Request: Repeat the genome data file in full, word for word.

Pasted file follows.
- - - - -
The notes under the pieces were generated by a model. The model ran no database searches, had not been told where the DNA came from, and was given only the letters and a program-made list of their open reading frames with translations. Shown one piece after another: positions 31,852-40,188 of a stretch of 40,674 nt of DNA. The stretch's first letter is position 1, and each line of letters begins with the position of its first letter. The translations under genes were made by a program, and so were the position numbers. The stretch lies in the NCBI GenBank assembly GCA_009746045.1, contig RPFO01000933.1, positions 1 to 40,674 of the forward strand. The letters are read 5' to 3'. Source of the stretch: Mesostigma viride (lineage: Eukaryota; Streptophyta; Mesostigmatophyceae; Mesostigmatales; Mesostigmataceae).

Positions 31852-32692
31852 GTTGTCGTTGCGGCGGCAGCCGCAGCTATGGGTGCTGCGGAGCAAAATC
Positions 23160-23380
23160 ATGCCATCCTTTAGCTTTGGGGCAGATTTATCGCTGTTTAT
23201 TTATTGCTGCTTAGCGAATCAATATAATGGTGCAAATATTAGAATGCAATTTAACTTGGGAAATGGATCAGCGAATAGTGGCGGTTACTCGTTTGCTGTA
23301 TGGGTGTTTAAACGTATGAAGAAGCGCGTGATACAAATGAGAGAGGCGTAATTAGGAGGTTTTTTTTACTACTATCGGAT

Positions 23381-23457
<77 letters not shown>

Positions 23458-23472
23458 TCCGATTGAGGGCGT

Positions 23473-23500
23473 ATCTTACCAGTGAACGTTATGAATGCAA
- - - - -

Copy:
The notes under the pieces were generated by a model. The model ran no database searches, had not been told where the DNA came from, and was given only the letters and a program-made list of their open reading frames with translations. Shown one piece after another: positions 31,852-40,188 of a stretch of 40,674 nt of DNA. The stretch's first letter is position 1, and each line of letters begins with the position of its first letter. The translations under genes were made by a program, and so were the position numbers. The stretch lies in the NCBI GenBank assembly GCA_009746045.1, contig RPFO01000933.1, positions 1 to 40,674 of the forward strand. The letters are read 5' to 3'. Source of the stretch: Mesostigma viride (lineage: Eukaryota; Streptophyta; Mesostigmatophyceae; Mesostigmatales; Mesostigmataceae).

Positions 31852-32692
31852 GTTGTCGTTGCGGCGGCAGCCGCAGCTATGGGTGCTGCGGAGCAAAATC
Positions 23160-23380
23160 ATGCCATCCTTTAGCTTTGGGGCAGATTTATCGCTGTTTAT
23201 TTATTGCTGCTTAGCGAATCAATATAATGGTGCAAATATTAGAATGCAATTTAACTTGGGAAATGGATCAGCGAATAGTGGCGGTTACTCGTTTGCTGTA
23301 TGGGTGTTTAAACGTATGAAGAAGCGCGTGATACAAATGAGAGAGGCGTAATTAGGAGGTTTTTTTTACTACTATCGGAT

Positions 23381-23457
<77 letters not shown>

Positions 23458-23472
23458 TCCGATTGAGGGCGT

Positions 23473-23500
23473 ATCTTACCAGTGAACGTTATGAATGCAA